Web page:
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What nobody disputes is that the checkoff has been both quite successful in building demand, and amazingly efficient in spending our dollars. And it’s amazed me how the industry has united behind this cause. No one contends that the 1996 Act is better for the industry, and some believe Vilsack’s move is aimed at ending the 1985 checkoff. I think that’s a strong possibility. After all, the implementation of the ’96 Act would signal dramatic changes to the checkoff.
Some might argue this would be a good thing in the long run, as states would just accelerate the trend of creating their own state checkoffs. Such programs allow states to control the dollars, and likely would use the current infrastructure that is the envy of all commodity groups. Thus, producers and states would gain larger control and avoid the overbearing influence of the federal government as the current checkoff becomes irrelevant. However, it would take at least five years for the industry to recreate the wheel, and we would lose valuable time and ground in the process.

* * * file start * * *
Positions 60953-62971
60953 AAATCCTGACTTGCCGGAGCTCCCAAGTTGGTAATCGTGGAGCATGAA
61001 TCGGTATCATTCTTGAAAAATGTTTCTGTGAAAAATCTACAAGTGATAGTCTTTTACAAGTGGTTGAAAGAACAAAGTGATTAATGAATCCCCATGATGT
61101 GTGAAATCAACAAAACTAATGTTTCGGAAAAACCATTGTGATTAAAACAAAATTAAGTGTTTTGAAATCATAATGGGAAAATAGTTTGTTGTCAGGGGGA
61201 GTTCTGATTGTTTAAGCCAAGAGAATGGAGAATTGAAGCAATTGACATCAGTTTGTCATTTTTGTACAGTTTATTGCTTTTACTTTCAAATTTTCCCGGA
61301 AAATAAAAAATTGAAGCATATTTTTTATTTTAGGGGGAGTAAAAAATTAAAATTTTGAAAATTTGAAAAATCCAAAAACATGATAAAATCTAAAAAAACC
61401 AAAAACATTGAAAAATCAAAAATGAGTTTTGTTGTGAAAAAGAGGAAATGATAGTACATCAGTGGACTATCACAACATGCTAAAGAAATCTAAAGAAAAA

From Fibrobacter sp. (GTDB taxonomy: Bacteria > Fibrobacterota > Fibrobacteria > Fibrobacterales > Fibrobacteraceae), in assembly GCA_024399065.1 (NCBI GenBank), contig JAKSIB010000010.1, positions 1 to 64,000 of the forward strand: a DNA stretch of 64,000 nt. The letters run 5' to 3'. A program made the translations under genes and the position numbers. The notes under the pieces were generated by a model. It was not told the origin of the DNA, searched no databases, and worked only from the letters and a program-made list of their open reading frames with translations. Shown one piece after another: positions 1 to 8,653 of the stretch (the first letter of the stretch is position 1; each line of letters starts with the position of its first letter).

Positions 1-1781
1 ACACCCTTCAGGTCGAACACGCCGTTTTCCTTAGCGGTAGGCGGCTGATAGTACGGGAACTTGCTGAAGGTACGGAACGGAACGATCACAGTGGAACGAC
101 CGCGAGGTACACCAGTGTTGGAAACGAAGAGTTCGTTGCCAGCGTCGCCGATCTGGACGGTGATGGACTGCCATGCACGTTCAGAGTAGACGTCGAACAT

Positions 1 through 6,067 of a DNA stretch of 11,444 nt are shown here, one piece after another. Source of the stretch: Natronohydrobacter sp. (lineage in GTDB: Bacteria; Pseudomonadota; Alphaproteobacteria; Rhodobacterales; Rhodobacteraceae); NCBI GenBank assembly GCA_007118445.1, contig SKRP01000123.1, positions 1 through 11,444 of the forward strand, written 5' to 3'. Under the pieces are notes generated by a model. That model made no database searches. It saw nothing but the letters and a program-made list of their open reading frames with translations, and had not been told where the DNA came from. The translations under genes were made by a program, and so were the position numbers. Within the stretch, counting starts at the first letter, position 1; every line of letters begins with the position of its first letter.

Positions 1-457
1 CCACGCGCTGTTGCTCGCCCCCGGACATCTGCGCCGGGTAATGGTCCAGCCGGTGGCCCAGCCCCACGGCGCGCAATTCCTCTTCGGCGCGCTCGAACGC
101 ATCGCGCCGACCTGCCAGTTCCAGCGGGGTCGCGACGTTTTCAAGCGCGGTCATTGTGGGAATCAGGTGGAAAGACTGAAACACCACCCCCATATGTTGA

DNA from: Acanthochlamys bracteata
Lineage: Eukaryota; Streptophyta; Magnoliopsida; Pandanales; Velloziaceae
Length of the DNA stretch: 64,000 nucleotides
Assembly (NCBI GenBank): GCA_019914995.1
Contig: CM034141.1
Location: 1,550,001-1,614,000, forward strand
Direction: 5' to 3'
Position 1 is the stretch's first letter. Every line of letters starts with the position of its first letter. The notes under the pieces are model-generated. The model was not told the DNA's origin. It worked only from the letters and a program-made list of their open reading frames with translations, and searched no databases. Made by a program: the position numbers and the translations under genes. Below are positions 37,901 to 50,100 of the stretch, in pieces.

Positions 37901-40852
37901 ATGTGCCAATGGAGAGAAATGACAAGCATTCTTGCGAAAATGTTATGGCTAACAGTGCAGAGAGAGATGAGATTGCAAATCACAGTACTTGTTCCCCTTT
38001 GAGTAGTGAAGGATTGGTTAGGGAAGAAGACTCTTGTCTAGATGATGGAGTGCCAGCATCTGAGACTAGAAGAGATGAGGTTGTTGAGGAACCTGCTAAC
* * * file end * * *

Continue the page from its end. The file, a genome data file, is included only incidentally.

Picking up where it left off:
Producers support current checkoff
Every poll shows that around 80% of beef producers support the current checkoff. It will be up to those producers to stop the government’s attempt to take it over. Vilsack can’t retreat, he’s made his decision, and producers have a very narrow window to stop USDA’s implementation of the 1996 Act and takeover of the checkoff.
If Vilsack is incapable of listening to, or unmoved by, the strong opinions of cattle producers in support of the 1985 Act, it leaves the industry two options: